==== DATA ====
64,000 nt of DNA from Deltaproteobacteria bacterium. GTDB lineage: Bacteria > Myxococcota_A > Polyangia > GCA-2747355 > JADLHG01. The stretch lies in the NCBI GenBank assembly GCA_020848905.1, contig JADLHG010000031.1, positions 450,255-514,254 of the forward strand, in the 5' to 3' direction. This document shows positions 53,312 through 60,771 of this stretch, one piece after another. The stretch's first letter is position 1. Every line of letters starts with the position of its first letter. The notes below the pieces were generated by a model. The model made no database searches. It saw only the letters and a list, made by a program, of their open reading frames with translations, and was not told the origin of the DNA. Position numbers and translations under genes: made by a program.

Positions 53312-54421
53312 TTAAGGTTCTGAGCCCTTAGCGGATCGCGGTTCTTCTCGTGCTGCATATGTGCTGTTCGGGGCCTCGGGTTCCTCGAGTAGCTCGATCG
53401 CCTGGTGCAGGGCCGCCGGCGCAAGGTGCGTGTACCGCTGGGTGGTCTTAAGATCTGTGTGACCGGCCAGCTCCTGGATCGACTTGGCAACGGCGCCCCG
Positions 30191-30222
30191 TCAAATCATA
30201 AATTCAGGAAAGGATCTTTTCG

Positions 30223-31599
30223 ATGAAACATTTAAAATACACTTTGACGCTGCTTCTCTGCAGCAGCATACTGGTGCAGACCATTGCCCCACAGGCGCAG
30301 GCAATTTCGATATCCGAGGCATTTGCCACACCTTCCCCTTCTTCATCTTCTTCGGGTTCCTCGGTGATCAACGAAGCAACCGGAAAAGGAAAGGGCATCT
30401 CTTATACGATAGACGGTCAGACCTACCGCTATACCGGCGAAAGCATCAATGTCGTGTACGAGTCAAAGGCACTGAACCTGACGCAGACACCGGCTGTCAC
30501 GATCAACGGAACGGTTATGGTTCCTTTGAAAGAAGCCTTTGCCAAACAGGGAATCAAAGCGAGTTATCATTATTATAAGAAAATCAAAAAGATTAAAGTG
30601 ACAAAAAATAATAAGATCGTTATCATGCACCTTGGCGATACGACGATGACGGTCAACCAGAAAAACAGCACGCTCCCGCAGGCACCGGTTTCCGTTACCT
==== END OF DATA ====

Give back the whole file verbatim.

64,000 nt of DNA from Deltaproteobacteria bacterium. GTDB lineage: Bacteria > Myxococcota_A > Polyangia > GCA-2747355 > JADLHG01. The stretch lies in the NCBI GenBank assembly GCA_020848905.1, contig JADLHG010000031.1, positions 450,255-514,254 of the forward strand, in the 5' to 3' direction. This document shows positions 53,312 through 60,771 of this stretch, one piece after another. The stretch's first letter is position 1. Every line of letters starts with the position of its first letter. The notes below the pieces were generated by a model. The model made no database searches. It saw only the letters and a list, made by a program, of their open reading frames with translations, and was not told the origin of the DNA. Position numbers and translations under genes: made by a program.

Positions 53312-54421
53312 TTAAGGTTCTGAGCCCTTAGCGGATCGCGGTTCTTCTCGTGCTGCATATGTGCTGTTCGGGGCCTCGGGTTCCTCGAGTAGCTCGATCG
53401 CCTGGTGCAGGGCCGCCGGCGCAAGGTGCGTGTACCGCTGGGTGGTCTTAAGATCTGTGTGACCGGCCAGCTCCTGGATCGACTTGGCAACGGCGCCCCG
Positions 30191-30222
30191 TCAAATCATA
30201 AATTCAGGAAAGGATCTTTTCG

Positions 30223-31599
30223 ATGAAACATTTAAAATACACTTTGACGCTGCTTCTCTGCAGCAGCATACTGGTGCAGACCATTGCCCCACAGGCGCAG
30301 GCAATTTCGATATCCGAGGCATTTGCCACACCTTCCCCTTCTTCATCTTCTTCGGGTTCCTCGGTGATCAACGAAGCAACCGGAAAAGGAAAGGGCATCT
30401 CTTATACGATAGACGGTCAGACCTACCGCTATACCGGCGAAAGCATCAATGTCGTGTACGAGTCAAAGGCACTGAACCTGACGCAGACACCGGCTGTCAC
30501 GATCAACGGAACGGTTATGGTTCCTTTGAAAGAAGCCTTTGCCAAACAGGGAATCAAAGCGAGTTATCATTATTATAAGAAAATCAAAAAGATTAAAGTG
30601 ACAAAAAATAATAAGATCGTTATCATGCACCTTGGCGATACGACGATGACGGTCAACCAGAAAAACAGCACGCTCCCGCAGGCACCGGTTTCCGTTACCT